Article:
The Infidel (2010)
Critics Consensus: No consensus yet.
No Top Critics Tomatometer score yet...
Meet Mahmud-Nasir, loving husband, doting father and something of a "relaxed" Muslim. He may not be the most observant, but in his heart he is as Muslim as it gets. After his mother's death, however, a discovery turns Mahmud's world upside down. He finds his birth certificate which reveals that not only was he adopted at birth -- but he's Jewish, and his real name is Solly Shimshillewitz! As Mahmud tumbles headlong into a full scale identity crisis, the only person he can turn to is Lenny, a drunken Jewish cabbie who agrees to give him lessons in Jewishness, which start with how to dance like Topol. Oy vey. … More
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Critic Reviews for The Infidel
Tthis thing plays like a cheeky Brit-com blown up to feature length, with a thin coat rack of plot to hang the ethnic humour on, and a wish to offend without being offensive.
An admirably cagey effort to mine humor from the thorny cultural and racial divide that is Muslim-Jewish relations.
A multi-layered film with all sorts of surfaces, from rough to smooth and corrugated, but it's an enjoyable and colourful work which is inoffensive even while it is being irreverent
Stand-up comic Omid Djalili is hilarious as Mahmud Nasir, the father and husband who discovers he is neither Muslim enough nor Jewish enough to satisfy anyone that matters, after discovering his hidden roots
The rest of us can take heart in charming little comedies like The Reluctant Infidel that stress our commonalities and make our differences something to laugh about.
Can't we all just coexist? The Infidel can't bring the laughs, but it's a subtle peek at scapegoating on all sides.
This pleasing comedy more than makes do with the idea of conciliation -- it really, really just wants us to get along.
Soon blands out into the glib, ethnicky slapstick that is the regrettable stock in trade of Nia Vardolos.
Often uproariously funny, this cross-cultural comedy brims with sharp dialogue and its ideas are sensitive and intelligent without being heavy-handed.
Omid Djalili, a standup comic, is in almost every scene, and his unflagging energy and commitment to the material is the movie's saving grace.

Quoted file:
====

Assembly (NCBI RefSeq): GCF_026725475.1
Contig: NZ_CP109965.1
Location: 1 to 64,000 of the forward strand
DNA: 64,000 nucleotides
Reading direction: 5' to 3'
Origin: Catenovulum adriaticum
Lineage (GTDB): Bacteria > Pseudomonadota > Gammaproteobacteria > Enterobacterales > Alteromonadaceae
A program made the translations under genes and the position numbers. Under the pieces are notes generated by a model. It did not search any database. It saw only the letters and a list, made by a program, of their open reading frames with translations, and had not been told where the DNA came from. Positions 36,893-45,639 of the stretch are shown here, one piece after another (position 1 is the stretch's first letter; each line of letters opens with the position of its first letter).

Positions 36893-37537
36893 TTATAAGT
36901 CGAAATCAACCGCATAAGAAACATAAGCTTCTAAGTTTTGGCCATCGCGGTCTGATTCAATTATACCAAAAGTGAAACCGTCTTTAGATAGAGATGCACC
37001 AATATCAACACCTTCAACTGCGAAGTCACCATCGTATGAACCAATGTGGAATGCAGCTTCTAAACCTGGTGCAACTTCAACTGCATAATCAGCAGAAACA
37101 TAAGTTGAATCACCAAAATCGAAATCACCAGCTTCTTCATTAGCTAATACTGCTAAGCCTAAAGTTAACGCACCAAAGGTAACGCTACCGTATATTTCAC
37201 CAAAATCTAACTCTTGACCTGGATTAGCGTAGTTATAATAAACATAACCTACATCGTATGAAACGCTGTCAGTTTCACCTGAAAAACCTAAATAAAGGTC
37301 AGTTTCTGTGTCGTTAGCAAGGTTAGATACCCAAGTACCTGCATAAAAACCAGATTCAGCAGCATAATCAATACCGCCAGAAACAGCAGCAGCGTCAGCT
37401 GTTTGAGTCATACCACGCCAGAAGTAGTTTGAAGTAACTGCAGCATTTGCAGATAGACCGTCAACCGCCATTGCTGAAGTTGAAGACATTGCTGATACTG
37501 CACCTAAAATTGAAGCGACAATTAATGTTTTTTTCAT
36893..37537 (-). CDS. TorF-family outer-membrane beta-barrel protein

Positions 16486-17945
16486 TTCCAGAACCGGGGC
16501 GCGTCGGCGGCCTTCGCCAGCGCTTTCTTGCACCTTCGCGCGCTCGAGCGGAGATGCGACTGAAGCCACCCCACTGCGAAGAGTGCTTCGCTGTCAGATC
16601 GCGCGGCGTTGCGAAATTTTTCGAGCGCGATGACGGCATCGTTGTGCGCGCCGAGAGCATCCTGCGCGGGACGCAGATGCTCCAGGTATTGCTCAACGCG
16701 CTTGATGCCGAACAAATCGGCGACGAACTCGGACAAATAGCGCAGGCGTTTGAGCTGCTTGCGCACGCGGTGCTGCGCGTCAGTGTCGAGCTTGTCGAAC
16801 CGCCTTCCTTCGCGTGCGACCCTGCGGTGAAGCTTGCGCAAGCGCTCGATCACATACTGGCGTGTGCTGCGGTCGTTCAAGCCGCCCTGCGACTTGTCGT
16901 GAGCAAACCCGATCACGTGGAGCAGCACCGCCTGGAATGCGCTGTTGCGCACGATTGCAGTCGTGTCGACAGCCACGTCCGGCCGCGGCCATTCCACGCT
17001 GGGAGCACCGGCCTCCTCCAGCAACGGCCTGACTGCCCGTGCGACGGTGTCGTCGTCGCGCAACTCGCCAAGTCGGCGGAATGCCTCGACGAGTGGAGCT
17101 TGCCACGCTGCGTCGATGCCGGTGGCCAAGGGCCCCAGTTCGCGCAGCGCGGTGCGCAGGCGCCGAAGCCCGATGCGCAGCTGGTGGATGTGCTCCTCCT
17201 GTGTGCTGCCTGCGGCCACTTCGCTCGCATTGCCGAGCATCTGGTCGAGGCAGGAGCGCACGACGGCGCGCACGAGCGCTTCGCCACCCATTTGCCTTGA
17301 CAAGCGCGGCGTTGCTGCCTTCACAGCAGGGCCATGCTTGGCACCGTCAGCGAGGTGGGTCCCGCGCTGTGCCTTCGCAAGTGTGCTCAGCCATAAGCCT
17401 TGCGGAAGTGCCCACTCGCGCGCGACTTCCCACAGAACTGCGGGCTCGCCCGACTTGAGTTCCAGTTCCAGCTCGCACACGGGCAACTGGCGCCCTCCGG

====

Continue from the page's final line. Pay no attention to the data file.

For all the terrific throw-away lines, The Infidel plays like a TV show rather than a feature film, and a TV sitcom at that.
The truth comes out and the audience is left to wonder what it all means.
Some of the punch lines land better than others, and the script keeps them coming.
The Infidel tackles an ambitious and sensitive subject in an impressively balanced manner, yet without ever managing to feel like it needs to exist.
A laugh-along moral drama that brings a great big dose of enlivening absurdity and comic brilliance to a taboo subject, the hostility between British Muslims and Jews.
The Infidel's got some great gags -- most of which have a stand-up routine kind of feel -- but a hopelessly contrived climax saps it of any real satirical bite.
The film slugs along, never bad, exactly, but never funny either, and as it works towards its vaguely farcical resolution, it starts to resemble every other lame Brit-com.
Audience Reviews for The Infidel
Sometimes silly and terrible odd movie that could look like The Birdcage. Anyway, David Baddiel wrote a funny fresh comedy with a political background, without forget the subject of different types of faith.More
The Infidel in a way is kind of like Four Lions. It's not as good as Four Lions but it's a good satirical film that pokes fun at not only the muslims but also at the people that dislike them. Decently made little film from Britain.More
I'm sure a lot of people have been put off this film by the poster, that and the fact the words 'Comedy' and 'British' usually disappoint when it comes to recent mainstream comedy. There is really good British comedy out there, and here is the proof! So forget Notting Hill, East is East and all that crap, The Infidel is intelligent, daring but most importantly funny. Omid Djalili is as good as always and I must say it's nice to see him in a lead role and not as a stereotype in some Hollywood blockbuster. There are some good cameos here also from some great British comedians. When you can make people laugh using one of the most touchy subjects, you have done well. It was written by David Baddiel though so I'm not surprised, and even if you don't like him as a performer, you have to admire is brilliant writing. Watch this and laugh, then watch Four Lions and laugh some more because if you can't laugh what is the point, we're a funny lot us humans!More
The first 15 minutes are really funny. For those of you who have difficulty in understanding a British accent, some of the jokes may be difficult to truly enjoy. The Muslim and Jewish (primarily Jewish) stereotypes will make you laugh at loud, though. Unfortunately, the last 1/2 hour or so just seems to fizzle...with the ending being just silly. Still, all things said, its worth a view.More
The Infidel Quotes
- Mahmud Nasir/Solly Shimshillewitz:
- Give me a break! You find out you're Jewish and suddenly some bloke in a uniform is taking you away!
- Mahmud Nasir/Solly Shimshillewitz:
- For men women are like a buffet. You don't want to sit down until you've piled your plate up as high as possible.
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